Dozens of parents and kids rallied outside the Bellevue School District’s headquarters Monday evening to protest the district’s proposal to consolidate elementary schools.
In practice, consolidating schools would involve ending school at three elementary school buildings and combining students while repurposing the former school buildings.
“We know that they will be repurposed for other things within the district — for other district use — not for student use,” said Janine Thorn, chief communications and engagement officer for the district.
The district is considering this plan because of dropping enrollment. An official announcement is expected at Thursday evening’s Bellevue School Board meeting.
Open houses about Bellevue Schools consolidation being held this week
Seven elementary schools are up for consideration: Ardmore, Eastgate, Enatai, Phantom Lake, Sherwood Forest, Wilburton, and Woodridge Elementary Schools.
Despite the fact that the City of Bellevue continues to grow, the school district’s enrollment peaked in 2019 with about 20,000 students and is expected to decline to about 16,000 by 2031 — a drop of about 20%.
There are several reasons for this downturn, including falling birth rates (a nationwide trend), families with kids moving out of the area because it is expensive, and parents pulling their kids out of public schools in favor of private schools or homeschooling during the pandemic.
The enrollment issue is far from exclusive to Bellevue. Seattle Public Schools is considering a similar consolidation plan in the 2024-2025 school year to balance its budget amidst a falling student population.
The Bellevue School District says having so many school buildings in use with fewer students is an inefficient use of resources, and a new plan is necessary to cut costs.
“Having students consolidated … frees us up to be able to do some other things — continue to provide those services at an efficient cost and stabilize and maintain our current staffing,” Thorn said.
But the families who rallied outside district headquarters said this all came about too quickly.
“We’re asking for more time and more input rather than just being told this is what’s happening,” said Lauren Houchin, who has twin first-graders at Phantom Lake Elementary in the Lake Hills neighborhood.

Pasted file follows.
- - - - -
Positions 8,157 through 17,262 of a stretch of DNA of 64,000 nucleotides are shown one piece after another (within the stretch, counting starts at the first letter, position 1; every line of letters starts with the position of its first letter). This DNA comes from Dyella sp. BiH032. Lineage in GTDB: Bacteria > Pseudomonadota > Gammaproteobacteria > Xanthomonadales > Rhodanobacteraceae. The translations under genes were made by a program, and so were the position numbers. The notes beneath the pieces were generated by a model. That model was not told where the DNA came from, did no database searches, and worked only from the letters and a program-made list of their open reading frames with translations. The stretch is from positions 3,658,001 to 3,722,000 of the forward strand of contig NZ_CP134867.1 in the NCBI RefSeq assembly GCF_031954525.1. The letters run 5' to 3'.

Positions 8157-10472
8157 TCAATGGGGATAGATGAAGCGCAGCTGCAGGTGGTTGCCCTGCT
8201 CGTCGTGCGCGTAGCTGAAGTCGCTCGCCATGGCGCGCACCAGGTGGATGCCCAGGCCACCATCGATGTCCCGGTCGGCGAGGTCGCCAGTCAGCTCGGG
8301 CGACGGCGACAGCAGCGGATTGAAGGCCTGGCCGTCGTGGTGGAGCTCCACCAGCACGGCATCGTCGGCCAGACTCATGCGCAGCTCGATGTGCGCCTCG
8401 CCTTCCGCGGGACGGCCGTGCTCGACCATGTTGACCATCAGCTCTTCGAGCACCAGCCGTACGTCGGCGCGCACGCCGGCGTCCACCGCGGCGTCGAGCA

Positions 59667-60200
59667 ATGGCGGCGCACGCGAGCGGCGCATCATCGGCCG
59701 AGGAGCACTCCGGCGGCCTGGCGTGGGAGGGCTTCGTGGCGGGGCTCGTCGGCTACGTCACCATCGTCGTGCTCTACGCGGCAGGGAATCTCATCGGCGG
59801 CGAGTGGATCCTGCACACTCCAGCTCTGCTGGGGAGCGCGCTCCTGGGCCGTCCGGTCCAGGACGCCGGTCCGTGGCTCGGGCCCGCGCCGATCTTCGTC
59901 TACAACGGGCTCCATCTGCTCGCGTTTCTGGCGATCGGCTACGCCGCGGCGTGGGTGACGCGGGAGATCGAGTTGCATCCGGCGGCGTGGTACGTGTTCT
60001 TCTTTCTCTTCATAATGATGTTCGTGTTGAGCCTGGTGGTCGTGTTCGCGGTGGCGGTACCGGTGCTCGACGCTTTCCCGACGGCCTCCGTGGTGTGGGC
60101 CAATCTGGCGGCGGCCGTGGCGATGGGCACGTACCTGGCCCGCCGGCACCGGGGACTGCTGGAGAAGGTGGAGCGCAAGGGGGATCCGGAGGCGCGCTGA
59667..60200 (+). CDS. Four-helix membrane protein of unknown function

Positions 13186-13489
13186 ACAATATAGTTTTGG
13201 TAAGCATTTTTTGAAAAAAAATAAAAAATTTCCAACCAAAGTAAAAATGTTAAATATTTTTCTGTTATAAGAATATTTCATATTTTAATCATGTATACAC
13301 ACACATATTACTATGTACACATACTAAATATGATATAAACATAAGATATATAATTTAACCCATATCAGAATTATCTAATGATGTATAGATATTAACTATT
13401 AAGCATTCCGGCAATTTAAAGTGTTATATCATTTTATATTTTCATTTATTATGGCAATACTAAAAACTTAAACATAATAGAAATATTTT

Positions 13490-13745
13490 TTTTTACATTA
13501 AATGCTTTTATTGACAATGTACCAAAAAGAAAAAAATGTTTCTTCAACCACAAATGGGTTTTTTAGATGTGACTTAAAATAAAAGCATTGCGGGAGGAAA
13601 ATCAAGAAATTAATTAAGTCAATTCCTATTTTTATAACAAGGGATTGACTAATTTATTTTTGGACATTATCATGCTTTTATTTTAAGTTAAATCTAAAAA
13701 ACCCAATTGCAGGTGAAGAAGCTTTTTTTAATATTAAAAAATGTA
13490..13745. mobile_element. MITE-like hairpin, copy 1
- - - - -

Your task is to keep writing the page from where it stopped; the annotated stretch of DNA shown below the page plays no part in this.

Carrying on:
Houchin and her husband both work full-time, and she said that having her kids sent to another school would upend the family’s schedule. Having to drive across town to attend school events or pick kids up from after-school activities is a stressor that working families don’t need, she said.
“We walk to and from school with our kids every day,” she said. If the kids have to go to another school that is farther away, “we’d either have to look into taking a bus or driving in traffic.”
Houchin said that most kids at Phantom Lake walk to school. Some Phantom Lake parents previously told KIRO Newsradio that they had bought their houses specifically so that their kids could be near enough to school to walk.
“To think that they’ll have to move to another school and start over and make new friends, it’s just a big challenge,” Houchin said of her kids.
Phantom Lake is not the only elementary school with a tight-knit community. Eastgate Elementary dad Chad Thomas said that his neighborhood also revolves around the elementary school. If Eastgate ceases to exist in its current form, Thomas said his kids will likely have to go to school across I-90, certainly too far to walk.
“My mother-in-law and my aunt-in-law graduated from Eastgate in ’57 and ’59, respectively,” he said. “It’s a very important cornerstone of our community.”